Natalie Merchant On World Cafe

May 23, 2014

Natalie Merchant became the creative center of the band 10,000 Maniacs when she was only 17, then made seven albums with the group before leaving to pursue a solo career in 1993. After taking a hiatus to raise her daughter, Merchant is back with a new self-titled album — her first solo material in 13 years. On this session of World Cafe, Merchant plays a set of new songs.



Since he first began attracting attention with the band Bright Eyes in 1998, Conor Oberst has been busy. He's founded two record labels, started several bands and recorded a prolific amount of songs. The Nebraska singer largely avoided releasing albums under his own name, but this week brings a new solo album. It's called "Upside Down Mountain." Reviewer Tom Moon says it's his most intimate and engaging work in years.

TOM MOON, BYLINE: It's a special talent, sounding like damaged goods on demand.


Latin Roots: The Mighty Sparrow

May 23, 2014

Our Latin Roots segment today is with Ernesto Lechner of the syndicated radio show The Latin Alternative. He joins us to talk about The Mighty Sparrow, a musical giant who has been a defining force in calypso and soca music for more than five decades. Lechner brings his personal passion to this discussion, focusing on how Sparrow's music was at first both familiar and exotic to him. He will play some examples from early and later in the Calypso king's career.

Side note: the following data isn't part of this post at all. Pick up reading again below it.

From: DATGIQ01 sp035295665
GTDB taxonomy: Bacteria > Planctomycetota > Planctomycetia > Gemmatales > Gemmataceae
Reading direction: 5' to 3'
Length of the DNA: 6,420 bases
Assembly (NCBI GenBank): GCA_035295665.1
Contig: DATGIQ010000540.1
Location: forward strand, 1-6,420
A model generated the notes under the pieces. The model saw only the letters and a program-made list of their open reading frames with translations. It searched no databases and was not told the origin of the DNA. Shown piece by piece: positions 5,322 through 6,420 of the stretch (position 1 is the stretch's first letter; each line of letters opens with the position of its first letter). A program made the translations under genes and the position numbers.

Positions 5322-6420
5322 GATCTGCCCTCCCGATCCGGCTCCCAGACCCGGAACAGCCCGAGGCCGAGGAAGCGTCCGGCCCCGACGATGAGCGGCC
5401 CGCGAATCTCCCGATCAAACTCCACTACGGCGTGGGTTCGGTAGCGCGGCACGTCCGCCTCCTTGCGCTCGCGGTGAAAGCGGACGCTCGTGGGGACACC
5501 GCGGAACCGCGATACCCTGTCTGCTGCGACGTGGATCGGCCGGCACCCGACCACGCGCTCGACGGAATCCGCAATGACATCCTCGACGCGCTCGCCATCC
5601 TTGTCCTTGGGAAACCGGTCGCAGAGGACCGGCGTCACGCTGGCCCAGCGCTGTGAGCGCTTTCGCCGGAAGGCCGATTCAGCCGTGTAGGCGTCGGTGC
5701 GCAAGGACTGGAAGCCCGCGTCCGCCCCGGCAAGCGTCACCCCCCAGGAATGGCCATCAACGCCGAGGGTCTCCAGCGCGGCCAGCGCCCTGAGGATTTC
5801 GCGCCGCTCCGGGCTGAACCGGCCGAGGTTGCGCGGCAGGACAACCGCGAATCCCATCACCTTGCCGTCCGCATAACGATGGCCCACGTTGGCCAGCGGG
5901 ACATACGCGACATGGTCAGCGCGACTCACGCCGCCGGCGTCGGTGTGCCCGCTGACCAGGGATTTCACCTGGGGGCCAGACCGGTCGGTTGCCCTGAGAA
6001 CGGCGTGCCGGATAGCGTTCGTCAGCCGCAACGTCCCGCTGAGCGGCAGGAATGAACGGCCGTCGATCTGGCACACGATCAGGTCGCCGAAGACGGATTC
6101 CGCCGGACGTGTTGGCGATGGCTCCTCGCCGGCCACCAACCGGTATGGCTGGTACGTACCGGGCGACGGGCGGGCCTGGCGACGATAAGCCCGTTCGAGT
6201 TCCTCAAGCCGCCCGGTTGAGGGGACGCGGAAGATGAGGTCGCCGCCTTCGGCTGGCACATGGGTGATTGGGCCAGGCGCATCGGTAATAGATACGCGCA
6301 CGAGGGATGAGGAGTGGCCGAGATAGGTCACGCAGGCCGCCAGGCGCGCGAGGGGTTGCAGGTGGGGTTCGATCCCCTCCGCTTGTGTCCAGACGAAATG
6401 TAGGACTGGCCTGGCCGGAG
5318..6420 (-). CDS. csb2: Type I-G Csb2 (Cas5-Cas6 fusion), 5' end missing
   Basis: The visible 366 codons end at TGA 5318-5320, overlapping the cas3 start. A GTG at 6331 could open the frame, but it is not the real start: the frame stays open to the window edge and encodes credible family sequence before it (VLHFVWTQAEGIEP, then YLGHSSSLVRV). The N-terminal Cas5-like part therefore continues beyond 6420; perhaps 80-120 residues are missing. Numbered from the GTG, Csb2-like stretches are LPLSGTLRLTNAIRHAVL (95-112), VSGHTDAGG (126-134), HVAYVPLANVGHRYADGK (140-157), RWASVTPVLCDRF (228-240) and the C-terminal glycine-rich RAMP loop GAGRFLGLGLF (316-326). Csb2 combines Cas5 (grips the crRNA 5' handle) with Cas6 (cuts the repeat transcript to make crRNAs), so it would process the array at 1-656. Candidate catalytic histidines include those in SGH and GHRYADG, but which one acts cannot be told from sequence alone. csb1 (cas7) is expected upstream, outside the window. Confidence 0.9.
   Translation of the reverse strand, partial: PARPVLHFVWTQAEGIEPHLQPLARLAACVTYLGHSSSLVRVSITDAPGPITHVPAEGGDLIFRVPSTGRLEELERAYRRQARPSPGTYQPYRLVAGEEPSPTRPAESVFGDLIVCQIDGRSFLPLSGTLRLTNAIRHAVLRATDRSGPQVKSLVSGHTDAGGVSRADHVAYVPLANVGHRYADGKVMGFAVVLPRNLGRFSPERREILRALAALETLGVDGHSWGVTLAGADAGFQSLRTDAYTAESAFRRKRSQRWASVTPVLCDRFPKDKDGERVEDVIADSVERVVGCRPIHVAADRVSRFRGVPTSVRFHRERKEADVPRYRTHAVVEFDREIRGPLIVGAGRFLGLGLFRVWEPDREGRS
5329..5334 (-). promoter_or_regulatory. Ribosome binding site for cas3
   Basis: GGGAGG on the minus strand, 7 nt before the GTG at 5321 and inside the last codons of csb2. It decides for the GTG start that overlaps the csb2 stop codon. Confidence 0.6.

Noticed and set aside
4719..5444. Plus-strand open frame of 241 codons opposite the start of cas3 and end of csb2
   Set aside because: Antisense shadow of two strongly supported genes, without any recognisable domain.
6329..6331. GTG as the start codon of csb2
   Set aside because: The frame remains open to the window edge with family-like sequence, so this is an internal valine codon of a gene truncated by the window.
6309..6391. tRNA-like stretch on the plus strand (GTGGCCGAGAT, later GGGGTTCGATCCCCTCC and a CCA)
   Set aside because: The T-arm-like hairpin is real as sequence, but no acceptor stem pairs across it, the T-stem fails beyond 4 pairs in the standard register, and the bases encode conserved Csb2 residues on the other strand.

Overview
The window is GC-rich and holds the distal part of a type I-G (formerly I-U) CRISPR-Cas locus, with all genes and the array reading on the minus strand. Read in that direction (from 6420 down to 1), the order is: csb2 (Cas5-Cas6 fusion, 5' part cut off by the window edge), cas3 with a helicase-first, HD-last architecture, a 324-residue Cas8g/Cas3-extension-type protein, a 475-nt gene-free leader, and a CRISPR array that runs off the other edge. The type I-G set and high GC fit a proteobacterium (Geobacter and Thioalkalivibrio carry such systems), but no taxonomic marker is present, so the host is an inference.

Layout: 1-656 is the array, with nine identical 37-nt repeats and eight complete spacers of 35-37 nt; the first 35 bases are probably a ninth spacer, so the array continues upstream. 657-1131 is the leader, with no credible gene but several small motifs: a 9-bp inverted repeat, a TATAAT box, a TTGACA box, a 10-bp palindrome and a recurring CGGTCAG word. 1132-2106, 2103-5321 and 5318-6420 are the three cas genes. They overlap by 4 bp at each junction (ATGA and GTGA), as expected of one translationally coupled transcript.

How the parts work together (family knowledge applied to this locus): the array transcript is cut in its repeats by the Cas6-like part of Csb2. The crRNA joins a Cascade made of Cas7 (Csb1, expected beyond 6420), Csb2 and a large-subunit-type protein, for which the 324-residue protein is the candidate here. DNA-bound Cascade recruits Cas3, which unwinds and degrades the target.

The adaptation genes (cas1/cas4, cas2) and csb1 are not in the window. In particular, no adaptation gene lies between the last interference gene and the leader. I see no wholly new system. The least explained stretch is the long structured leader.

Latin Roots: Juan Formell

May 23, 2014

On this installment of Latin Roots from World Cafe, writer and producer Rachel Faro discusses one of her heroes, bass player Juan Formell. Formell led the Cuban band Los Van Van for almost 45 years, and was one of its remaining original members when he died on May 1 at 71. The band is now led by Formell's son, Samuel. Faro praises Los Van Van's ability to reflect the changes in Cuban society over the years, while still keeping things moving.

We get a lot of mail at NPR Music, and alongside the six-pack of Hanson-branded beer that cost $25 to ship is a slew of smart questions about how music fits into our lives — and, this week, thoughts on disposing of music in a digital age.

Tami Anderson writes via Facebook: "How long do you keep songs in your collection when you rarely/never seem to listen to them?"